• Often and thoroughly wash your hands
  • Items and surfaces need to be washed daily while the dog is being treated and continue for several days afterward in order to prevent reinfection
  • Don’t cross-infect clean areas of your home with objects from areas that haven’t been cleaned yet such as your shoes
  • Keep infected pets away from carpeted areas of your home

Hard surfaces

  • Wear gloves
  • Using paper towels, wipe up all fecal matter and dispose of the towels and gloves in a plastic bag then throw the bag away in the regular trash
  • Scrub all hard surfaces using hot water and soap until it appears completely clean
  • Using either a cleaner containing a “quaternary ammonium compound” otherwise known as QATS or listed as alkyl dimethyl ammonium chloride, or a solution of bleach mixed with water in a ratio of ¾ cup of bleach to one gallon of water, leave the solution on the surface for ten minutes or the amount listed on the cleaner’s instructions.
  • Wipe the surface clean then rinse with water
    Linen, bedding, towels, cloth toys
  • Wash items in a washer using laundry soap then dry on the highest heat setting for at least 30 minutes
  • If no dryer is available, air dry items outside in direct sunlight

Dishwasher-safe bowls and toys

  • Wash all items in a dishwasher with a dry cycle and heat to the highest degree possible.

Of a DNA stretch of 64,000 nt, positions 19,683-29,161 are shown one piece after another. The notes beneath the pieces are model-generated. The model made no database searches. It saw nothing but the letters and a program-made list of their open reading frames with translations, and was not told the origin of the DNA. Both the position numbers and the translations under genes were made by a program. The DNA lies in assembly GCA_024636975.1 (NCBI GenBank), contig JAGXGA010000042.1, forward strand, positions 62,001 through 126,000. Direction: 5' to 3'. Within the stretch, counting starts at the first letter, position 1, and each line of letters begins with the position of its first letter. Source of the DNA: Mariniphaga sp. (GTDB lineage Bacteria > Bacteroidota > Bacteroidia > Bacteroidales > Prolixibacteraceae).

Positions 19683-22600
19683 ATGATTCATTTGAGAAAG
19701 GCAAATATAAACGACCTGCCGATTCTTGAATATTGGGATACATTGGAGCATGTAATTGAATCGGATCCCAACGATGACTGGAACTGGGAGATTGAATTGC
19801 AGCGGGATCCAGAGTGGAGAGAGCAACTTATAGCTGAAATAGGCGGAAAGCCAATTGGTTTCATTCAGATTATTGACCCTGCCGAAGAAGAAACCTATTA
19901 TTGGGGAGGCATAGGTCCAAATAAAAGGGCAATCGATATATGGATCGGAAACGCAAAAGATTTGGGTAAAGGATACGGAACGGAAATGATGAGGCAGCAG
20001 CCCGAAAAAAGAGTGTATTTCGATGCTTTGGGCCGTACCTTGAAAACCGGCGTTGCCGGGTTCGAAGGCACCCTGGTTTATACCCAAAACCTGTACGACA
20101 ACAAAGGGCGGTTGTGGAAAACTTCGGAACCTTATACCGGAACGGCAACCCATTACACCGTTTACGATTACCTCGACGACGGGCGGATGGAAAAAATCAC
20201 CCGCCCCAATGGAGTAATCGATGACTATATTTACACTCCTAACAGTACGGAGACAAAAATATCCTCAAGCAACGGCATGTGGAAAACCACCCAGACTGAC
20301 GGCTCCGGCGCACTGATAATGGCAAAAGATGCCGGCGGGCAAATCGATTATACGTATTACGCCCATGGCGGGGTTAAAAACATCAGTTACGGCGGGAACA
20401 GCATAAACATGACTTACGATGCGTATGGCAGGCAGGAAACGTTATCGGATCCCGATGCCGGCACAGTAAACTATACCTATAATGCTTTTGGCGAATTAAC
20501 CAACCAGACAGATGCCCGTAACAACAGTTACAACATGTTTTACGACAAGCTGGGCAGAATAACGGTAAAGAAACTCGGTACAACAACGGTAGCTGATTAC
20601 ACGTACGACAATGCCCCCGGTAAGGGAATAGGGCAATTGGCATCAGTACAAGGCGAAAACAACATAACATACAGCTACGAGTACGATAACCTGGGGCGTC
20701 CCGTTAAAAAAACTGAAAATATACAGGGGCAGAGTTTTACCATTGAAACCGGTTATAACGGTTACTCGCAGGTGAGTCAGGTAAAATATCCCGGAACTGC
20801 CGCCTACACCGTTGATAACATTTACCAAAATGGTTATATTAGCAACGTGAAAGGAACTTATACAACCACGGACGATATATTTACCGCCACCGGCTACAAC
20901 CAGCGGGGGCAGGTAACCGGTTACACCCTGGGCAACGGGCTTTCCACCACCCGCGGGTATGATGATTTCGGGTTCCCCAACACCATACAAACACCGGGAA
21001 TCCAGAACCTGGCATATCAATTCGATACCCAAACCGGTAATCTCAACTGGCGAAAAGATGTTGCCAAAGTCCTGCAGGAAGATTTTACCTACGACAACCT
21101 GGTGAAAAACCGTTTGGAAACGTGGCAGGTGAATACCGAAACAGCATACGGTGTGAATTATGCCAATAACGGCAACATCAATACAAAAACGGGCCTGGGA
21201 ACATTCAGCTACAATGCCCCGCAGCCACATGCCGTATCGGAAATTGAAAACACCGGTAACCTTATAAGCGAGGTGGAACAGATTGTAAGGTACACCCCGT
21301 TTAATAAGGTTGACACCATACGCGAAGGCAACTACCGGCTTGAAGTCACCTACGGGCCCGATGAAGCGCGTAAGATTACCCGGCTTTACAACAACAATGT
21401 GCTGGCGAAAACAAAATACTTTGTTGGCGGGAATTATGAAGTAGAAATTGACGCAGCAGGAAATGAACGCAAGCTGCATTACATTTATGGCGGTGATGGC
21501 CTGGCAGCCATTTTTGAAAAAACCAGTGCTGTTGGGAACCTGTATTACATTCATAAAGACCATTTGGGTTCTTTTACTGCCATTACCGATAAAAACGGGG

• If a dishwasher is unavailable, submerge items in boiling water for at least one minute.

Carpet and upholstery

  • Wearing gloves, clean any contaminated area with paper towels then discard in a plastic bag
  • Clean the entire affected area with detergent, carpet cleaner, or upholstery cleaner while following the directions on the bottle
  • Steam clean the area at the highest temperature possible using a cleaner with a “quaternary ammonium compound”


It is nearly impossible to eradicate parvo or giardia from the outdoors where your pet goes to the bathroom. Even if you bleached the grass, it still wouldn’t kill all the viruses and parasites present and would kill all your plants in the process.
When it comes to giardia and parvo, the best thing to do is to clean all possible hard surfaces then let the virus and parasite die on their own. In the meanwhile, guidelines to follow include:

  • Keep infected dogs away from other pets
  • Designate a spot in the yard for your pet to go and keep them out of all other common areas
  • Promptly remove feces from the yard after your dog uses the restroom and wash your hands immediately
  • Do not wear the same shoes inside as you do outside
  • Always wear plastic gloves when gardening
  • Disinfect all gardening tools after use
  • For giardia: If the weather is below 77 degrees, then the yard will have giardia cysts present for at least a month. If the weather is consistently hotter than 77 degrees, then the giardia cysts will have all died off after one week.
  • For parvo: The parvo virus is extremely hardy and can survive both hot and freezing temperatures. Outside, the virus will be present for at least six months to a year. Inside, it can last two months. Do not introduce another dog into your home until after the infectious window has passed.

Contact a veterinarian right away

If you think your dog has contracted giardia or parvo, take your pet to a veterinarian right away. Both diseases have serious, life-threatening implications and need to be immediately treated.